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Christopher Hertzog

In: Handbook of Cognitive Aging: Interdisciplinary Perspectives

Chapter 2: Theoretical Approaches to the Study of Cognitive Aging: An Individual-Differences Perspective

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Theoretical Approaches to the Study of Cognitive Aging: An Individual-Differences Perspective
Theoretical approaches to the study of cognitive aging: An individual-differences perspective

Our understanding of aging and its effects on cognition has improved considerably over the last 50 years, as can be seen in a number of reviews (e.g., Craik & Salthouse, 2000; Hoyer & Verhaeghen, 2006). This improvement has occurred despite the fact that it is anything but easy to conduct research on adult cognitive development.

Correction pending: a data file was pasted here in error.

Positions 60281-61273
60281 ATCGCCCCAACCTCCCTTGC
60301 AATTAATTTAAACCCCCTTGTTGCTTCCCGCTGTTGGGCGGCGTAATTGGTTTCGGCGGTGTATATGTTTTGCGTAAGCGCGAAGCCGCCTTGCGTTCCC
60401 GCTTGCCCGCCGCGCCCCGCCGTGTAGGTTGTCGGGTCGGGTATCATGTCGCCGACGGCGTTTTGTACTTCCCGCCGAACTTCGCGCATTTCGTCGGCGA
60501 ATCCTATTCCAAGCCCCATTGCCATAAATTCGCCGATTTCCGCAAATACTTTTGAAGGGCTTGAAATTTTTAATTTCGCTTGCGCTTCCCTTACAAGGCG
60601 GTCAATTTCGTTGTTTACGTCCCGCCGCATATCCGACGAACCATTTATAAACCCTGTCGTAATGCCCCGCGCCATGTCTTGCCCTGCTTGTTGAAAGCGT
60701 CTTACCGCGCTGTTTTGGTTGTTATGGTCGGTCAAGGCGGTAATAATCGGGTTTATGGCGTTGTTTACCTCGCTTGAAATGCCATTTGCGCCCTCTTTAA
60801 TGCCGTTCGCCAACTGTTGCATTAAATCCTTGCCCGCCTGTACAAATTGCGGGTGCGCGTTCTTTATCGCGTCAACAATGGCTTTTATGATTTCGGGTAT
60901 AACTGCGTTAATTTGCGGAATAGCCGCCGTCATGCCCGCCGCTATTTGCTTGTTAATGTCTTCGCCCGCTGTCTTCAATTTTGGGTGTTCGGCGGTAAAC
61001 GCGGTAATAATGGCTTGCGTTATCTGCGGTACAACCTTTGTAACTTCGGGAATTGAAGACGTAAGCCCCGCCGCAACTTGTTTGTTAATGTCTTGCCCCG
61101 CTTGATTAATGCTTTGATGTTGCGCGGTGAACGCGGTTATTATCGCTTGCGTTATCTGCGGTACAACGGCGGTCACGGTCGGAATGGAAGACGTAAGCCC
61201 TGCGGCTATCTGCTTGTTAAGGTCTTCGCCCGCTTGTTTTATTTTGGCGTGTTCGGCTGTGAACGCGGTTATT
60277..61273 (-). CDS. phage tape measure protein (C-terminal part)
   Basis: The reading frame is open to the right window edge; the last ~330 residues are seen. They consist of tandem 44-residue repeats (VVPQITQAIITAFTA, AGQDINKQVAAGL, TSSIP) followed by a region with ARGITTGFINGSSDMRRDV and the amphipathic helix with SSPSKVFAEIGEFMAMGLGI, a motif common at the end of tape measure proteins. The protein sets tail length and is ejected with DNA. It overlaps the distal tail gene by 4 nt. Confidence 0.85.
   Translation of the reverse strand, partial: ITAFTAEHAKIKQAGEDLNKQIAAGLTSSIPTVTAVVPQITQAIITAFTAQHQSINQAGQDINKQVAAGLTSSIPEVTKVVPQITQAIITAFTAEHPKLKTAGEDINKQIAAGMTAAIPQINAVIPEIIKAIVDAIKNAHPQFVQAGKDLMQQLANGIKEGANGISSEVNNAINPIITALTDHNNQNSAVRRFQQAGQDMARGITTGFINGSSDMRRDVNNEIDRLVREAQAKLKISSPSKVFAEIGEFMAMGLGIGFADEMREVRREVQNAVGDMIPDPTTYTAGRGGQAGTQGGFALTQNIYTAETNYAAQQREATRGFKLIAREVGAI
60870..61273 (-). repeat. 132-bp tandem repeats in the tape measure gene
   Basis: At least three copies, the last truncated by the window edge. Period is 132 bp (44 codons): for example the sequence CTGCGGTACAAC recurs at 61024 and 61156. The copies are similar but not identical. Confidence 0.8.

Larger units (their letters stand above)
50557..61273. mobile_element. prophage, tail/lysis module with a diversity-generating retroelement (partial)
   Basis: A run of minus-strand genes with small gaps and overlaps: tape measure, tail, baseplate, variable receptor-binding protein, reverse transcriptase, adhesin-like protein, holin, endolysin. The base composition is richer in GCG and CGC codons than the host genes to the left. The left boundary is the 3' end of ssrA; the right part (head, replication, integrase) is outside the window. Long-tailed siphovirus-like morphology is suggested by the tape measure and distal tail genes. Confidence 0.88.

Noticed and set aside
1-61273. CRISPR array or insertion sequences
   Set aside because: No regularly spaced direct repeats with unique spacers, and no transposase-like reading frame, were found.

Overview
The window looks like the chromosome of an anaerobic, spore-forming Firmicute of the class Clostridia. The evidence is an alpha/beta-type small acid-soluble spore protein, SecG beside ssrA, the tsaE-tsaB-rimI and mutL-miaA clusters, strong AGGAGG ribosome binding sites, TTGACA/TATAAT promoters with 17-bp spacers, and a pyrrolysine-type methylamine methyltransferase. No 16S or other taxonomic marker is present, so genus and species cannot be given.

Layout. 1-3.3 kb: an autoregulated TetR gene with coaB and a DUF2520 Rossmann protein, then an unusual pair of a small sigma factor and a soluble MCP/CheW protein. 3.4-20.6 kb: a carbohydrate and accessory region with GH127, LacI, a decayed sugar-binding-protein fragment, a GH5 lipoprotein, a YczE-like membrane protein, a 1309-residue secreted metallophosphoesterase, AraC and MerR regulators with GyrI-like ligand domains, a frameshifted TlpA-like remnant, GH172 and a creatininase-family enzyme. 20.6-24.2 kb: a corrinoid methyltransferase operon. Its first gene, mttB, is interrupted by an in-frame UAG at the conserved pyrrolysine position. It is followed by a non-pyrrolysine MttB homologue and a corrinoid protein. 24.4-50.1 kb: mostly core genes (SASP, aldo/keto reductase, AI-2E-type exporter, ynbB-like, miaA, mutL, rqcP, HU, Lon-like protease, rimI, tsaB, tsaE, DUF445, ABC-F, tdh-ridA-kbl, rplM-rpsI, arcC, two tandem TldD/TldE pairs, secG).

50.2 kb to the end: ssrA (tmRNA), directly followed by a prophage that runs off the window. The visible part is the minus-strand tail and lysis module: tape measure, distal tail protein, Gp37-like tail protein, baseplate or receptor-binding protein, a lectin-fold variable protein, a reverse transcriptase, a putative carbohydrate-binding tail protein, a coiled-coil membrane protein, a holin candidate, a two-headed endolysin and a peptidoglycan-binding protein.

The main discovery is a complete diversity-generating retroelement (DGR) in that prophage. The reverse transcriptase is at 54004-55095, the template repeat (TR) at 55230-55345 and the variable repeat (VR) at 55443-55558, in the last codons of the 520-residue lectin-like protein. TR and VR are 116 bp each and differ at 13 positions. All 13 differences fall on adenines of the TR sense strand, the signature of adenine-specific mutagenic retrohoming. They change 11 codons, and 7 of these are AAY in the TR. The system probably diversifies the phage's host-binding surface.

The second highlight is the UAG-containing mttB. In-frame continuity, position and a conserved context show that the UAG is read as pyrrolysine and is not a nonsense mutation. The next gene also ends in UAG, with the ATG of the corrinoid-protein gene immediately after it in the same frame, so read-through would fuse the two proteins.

Conducting high-quality research on aging and cognitive development requires knowledge about (a) theory and method in cognitive psychology and (b) theory and method for studying adult development and aging. Questions about cognitive aging are inherently questions about how individuals of different ages or from different subpopulations (e.g., healthy aging vs. ...

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